Summary: Parable of the Master of the house rising and shutting the door. The danger of delay.

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Please turn in your copy of God¡¯s word to Luke 13 and follow with me as I read verses 25-30.

When once the master of the house is risen up, and hath shut to the door, and ye begin to stand without, and to knock at the door, saying, Lord, Lord, open unto us; and he shall answer and say unto you, I know you not whence ye are: 26Then shall ye begin to say, We have eaten and drunk in thy presence, and thou hast taught in our streets. 27But he shall say, I tell you, I know you not whence ye are; depart from me, all ye workers of iniquity. 28There shall be weeping and gnashing of teeth, when ye shall see Abraham, and Isaac, and Jacob, and all the prophets, in the kingdom of God, and you yourselves thrust out. 29And they shall come from the east, and from the west, and from the north, and from the south, and shall sit down in the kingdom of God. 30And, behold, there are last which shall be first, and there are first which shall be last.

Sunday morning I intended to preach through these verses, but it seemed enough to dwell on the great question, ¡°Are there few that be saved?¡± This hotly debated theological topic dominates many tea house conversations in Jesus¡¯ day. Our Lord agrees that few are saved, yet goes beyond a simple affirmative answer. Like so many responses, Jesus turns the attention to the ones asking the question and puts the spotlight on them. ¡°Strive,¡± he says, ¡°to enter at the narrow gate.¡±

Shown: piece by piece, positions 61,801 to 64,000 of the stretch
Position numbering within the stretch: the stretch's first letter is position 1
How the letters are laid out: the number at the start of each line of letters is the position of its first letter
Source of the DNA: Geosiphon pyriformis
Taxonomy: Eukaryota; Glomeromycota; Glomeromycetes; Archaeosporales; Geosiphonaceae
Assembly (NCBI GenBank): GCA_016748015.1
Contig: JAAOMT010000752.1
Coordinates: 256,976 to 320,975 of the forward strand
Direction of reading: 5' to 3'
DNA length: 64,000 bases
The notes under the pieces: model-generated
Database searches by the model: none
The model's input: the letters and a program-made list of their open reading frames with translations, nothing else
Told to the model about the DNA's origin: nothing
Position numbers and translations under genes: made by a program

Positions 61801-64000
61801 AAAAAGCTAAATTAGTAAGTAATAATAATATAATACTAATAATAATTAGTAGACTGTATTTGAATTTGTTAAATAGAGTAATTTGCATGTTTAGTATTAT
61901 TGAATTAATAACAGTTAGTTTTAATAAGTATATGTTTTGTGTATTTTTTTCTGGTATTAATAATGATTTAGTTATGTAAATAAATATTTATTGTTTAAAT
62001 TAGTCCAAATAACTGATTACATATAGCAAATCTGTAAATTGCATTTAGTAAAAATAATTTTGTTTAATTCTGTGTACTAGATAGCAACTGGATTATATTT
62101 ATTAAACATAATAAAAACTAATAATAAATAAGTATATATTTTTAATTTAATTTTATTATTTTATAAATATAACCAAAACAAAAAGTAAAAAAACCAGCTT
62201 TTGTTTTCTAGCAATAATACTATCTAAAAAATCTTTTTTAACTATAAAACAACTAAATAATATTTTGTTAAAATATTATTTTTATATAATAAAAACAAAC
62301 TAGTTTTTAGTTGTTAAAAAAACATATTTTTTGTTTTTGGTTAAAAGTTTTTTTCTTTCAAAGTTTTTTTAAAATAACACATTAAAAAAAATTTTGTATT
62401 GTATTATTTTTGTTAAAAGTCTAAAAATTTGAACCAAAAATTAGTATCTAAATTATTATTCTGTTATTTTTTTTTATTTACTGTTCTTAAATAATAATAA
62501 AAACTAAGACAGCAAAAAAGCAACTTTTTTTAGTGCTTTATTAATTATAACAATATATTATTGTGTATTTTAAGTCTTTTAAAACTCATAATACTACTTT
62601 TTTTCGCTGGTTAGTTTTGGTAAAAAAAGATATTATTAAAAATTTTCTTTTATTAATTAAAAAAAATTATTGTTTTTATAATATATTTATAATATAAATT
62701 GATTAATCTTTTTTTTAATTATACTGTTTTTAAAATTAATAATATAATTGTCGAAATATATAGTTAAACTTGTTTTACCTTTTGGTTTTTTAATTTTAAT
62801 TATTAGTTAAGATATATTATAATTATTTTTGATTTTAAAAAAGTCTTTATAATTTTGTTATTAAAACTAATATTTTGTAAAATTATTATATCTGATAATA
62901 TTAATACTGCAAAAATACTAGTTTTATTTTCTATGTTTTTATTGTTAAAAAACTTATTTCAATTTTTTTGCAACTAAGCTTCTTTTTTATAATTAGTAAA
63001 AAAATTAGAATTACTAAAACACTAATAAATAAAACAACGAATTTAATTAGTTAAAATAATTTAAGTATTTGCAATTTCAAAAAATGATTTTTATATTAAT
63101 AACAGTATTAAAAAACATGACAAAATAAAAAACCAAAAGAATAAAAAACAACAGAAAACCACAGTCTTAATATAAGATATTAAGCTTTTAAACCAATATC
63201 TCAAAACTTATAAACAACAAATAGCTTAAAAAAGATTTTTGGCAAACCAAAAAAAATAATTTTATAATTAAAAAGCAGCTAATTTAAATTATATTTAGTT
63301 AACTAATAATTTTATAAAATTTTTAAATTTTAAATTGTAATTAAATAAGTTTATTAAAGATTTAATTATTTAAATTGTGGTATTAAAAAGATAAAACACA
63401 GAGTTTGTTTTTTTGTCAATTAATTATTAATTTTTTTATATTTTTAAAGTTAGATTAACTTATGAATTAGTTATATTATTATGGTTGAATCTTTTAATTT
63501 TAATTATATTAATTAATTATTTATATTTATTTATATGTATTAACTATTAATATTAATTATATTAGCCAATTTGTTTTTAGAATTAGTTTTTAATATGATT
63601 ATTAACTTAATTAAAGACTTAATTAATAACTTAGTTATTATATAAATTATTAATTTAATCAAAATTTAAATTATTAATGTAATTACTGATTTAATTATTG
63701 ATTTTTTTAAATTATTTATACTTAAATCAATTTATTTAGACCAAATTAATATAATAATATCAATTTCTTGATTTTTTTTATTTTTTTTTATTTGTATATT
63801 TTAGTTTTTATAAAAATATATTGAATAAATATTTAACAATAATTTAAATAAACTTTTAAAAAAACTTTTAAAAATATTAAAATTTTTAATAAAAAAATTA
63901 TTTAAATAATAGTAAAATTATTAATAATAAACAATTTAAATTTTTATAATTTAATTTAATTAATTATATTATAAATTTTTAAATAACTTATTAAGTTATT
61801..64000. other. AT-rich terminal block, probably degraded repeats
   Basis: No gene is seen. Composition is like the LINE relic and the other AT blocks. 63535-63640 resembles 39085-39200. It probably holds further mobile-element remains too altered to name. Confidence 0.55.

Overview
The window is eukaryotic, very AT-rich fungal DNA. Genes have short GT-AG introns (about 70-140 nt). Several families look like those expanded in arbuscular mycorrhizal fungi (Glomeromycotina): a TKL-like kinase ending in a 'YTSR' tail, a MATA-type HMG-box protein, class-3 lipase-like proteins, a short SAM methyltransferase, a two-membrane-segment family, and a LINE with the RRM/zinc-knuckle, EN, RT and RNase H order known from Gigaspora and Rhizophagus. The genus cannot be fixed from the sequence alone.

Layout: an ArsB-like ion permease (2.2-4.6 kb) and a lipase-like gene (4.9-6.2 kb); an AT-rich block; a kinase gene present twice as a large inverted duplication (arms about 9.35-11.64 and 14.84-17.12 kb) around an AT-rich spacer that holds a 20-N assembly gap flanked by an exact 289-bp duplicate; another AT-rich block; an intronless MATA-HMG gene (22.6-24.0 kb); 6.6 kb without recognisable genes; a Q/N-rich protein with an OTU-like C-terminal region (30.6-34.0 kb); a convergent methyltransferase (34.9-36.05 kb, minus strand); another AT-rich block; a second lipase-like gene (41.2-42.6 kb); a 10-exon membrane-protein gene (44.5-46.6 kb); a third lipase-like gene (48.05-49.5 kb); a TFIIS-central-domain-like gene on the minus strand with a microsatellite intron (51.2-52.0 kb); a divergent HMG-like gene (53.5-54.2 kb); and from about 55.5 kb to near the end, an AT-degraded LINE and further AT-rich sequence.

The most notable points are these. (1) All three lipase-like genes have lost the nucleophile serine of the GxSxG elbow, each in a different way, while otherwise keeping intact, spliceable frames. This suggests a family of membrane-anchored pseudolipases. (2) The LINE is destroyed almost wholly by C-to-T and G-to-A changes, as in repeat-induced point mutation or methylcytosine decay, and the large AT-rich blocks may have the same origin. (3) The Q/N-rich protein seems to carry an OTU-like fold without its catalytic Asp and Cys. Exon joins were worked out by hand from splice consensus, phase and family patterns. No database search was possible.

When visiting people I usually hear theological questions that are really smokescreens. That is, they don¡¯t care about yielding control of their lives to Jesus, so they concoct a theological objection: ¡°Where did Cain¡¯s wife come from?¡± or ¡°Was there really a flood?¡± and so on. Usually, when challenged, I change the subject and ask about their prayer life, their quiet time, or their involvement at church. In every case I remember they fall silent. People like to argue. It makes them feel justified. It only sounds like they are arguing with you. In reality they are arguing with themselves and their own guilty conscience.

Jesus addresses them in second person: ¡°you.¡± This makes it personal, specific, not general. He gets in their face. He tells them to ¡°strive¡±, which is the Greek word (¦Á¦Ã¦Ø¦Í¦É¦Æ¦Ï¦Ì¦Á¦É) from which we derive the English word ¡°agonize.¡± To agonize in your service to God, agonize in your effort to love others as yourself, agonize to expand the Kingdom of God is central to your identity as a follower of Jesus Christ. And now to drive home his point, Jesus offers a parable in verses 25-27.

Three elements make up this parable: the house, the master, and the people. The house represents God¡¯s kingdom. The house is open right now. Anyone alive can become a citizen of God¡¯s kingdom, move in to God¡¯s house, by receiving Jesus Christ as Lord, as Savior. One of the last verses in the Bible testifies to this in Revelation 22:17, ¡°and the Spirit and the bride [which is the Church] say, Come. And let him that heareth say, Come. And let him that is athirst come. And whosoever will, let him take the water of life freely.¡± But the day approaches when the house closes, and none enter.

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